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When i started to make this very low frequency oscillator, i
reckoned that an L.C. arrangement would need an un-reasonably
large inductor and capacitor, and to get active feedback at
frequencies that are barely more than a slowly changing D.C.
level would make normal inductive coupling quite impractical.
So i opted for a phase shift oscillator, i know them to be
fairly simple, but until then i had never built one. I looked
at all the designs i could find on the internet, and they all
were arranged like this:
After i had tried making the resistors very high values, many
megs actually, and making the capacitors as high as i had, that
could be used in that circuit, i soon decided that to get higher
values of capacitance i would have to use condensers, or
electrolytic capacitors as they are now known.
The problem here is that electrolytics are uni-directional,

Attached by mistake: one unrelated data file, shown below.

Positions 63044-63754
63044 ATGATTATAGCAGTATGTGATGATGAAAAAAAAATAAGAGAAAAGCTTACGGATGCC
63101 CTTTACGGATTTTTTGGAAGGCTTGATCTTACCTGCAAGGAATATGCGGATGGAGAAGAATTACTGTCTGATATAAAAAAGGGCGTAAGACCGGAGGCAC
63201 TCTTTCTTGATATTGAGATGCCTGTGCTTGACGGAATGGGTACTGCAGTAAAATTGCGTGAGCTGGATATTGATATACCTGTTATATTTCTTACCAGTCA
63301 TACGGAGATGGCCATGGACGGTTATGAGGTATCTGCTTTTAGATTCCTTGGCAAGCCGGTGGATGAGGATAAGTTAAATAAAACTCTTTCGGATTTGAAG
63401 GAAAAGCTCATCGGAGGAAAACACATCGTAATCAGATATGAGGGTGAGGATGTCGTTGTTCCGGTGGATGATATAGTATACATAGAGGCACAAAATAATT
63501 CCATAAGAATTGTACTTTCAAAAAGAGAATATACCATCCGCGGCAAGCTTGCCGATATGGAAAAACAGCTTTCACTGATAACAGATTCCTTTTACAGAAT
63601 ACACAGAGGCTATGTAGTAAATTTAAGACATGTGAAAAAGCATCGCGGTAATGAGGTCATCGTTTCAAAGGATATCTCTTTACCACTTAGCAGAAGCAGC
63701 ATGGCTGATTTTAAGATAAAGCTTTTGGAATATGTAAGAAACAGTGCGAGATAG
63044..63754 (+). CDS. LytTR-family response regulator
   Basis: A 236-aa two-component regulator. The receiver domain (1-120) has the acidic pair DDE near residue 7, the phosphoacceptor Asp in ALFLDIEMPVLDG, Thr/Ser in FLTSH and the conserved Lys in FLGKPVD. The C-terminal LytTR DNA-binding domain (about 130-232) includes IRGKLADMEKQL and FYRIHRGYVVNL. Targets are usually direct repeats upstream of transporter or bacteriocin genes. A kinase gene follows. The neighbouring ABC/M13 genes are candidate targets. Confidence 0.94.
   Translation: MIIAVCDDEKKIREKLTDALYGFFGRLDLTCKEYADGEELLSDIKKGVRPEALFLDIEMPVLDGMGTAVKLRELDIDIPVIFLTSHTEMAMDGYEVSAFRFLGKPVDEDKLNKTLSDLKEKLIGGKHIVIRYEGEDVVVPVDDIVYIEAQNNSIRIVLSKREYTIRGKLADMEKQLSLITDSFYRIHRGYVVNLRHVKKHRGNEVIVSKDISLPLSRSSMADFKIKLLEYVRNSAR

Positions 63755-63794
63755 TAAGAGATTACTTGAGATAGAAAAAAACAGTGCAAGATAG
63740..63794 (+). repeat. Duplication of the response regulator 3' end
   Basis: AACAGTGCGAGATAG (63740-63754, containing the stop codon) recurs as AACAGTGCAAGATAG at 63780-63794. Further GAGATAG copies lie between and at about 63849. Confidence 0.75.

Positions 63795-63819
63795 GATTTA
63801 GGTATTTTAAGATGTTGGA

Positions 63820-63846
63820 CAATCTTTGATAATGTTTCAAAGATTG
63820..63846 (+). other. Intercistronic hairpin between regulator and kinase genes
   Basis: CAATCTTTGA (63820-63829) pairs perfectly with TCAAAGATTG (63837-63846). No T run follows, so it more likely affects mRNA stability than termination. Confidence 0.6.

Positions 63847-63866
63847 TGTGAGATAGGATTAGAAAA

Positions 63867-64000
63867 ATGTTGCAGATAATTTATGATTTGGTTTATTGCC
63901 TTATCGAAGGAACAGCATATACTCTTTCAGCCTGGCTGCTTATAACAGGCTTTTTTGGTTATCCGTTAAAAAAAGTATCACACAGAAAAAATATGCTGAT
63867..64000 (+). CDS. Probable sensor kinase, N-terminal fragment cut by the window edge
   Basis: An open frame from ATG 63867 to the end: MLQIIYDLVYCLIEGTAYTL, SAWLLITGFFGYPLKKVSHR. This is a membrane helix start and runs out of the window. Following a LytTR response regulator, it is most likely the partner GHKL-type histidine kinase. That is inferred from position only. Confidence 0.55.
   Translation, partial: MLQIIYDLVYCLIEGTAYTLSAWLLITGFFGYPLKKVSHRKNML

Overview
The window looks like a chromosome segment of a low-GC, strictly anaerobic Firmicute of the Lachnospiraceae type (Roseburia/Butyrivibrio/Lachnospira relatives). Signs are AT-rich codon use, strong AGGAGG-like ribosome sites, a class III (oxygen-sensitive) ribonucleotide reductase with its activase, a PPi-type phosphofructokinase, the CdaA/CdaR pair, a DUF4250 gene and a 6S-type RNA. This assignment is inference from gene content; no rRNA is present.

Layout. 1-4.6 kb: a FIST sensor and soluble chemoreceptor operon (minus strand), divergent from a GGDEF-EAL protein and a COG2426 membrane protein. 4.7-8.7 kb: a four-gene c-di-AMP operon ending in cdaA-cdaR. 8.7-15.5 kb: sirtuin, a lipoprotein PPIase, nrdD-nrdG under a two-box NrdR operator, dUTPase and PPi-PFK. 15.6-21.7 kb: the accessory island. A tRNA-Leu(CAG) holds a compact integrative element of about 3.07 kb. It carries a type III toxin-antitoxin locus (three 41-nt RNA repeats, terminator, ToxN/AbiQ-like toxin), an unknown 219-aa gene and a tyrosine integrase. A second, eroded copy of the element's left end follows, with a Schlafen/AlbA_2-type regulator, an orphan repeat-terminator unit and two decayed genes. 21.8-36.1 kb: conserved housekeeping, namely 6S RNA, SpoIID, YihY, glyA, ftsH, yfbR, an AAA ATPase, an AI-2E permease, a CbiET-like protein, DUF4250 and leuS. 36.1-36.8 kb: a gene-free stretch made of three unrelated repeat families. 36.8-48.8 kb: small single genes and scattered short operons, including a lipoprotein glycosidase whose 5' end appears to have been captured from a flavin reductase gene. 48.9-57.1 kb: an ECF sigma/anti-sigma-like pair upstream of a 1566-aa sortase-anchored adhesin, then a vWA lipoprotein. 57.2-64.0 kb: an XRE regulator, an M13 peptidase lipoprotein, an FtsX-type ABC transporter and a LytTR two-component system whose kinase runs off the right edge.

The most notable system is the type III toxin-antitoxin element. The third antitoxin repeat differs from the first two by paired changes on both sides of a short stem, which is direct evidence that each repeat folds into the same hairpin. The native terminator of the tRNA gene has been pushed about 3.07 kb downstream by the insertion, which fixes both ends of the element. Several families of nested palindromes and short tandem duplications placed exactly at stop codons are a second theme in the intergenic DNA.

unlike the ones in all the circuits i could find, which are A.C.
So i tried staggering them, with one up, and one down, so as to
keep the uni directional voltage, and also pass the signal,
When that didn't work either, i was most perplexed. It took me until
the next day to realise why it wouldn't work. Quite simply, the
attenuation is so severe that it needs more gain. I stuck another
transistor in as a darlington pair and bingo, works a treat.
Unfortunately i cant find the notes i made at the time of
construction, except a few scrawly bits without any values
But i think the caps were 100 mfd, just ordinary ones,
and i think the resistors were about 30 k-ohms.
you will have to mess around with the values to get the sort
of frequency you're looking for.
I've been interested in this as well...
I"ve designed a square-wave EM wave generator controlled by software (communicates with hardware via parallel port)...
It's intended use is with brainwave entrainment... if the frequency is high enough, the sudden polarity changes may have the same effect on the human brain (essentially) as sine waves, however at lower frequencies (beta/alpha/theta/delta) aren't efficient with square waves...
The device must be accurate to .01 CPS, and preferrably have a wide range... say up to 1KHz...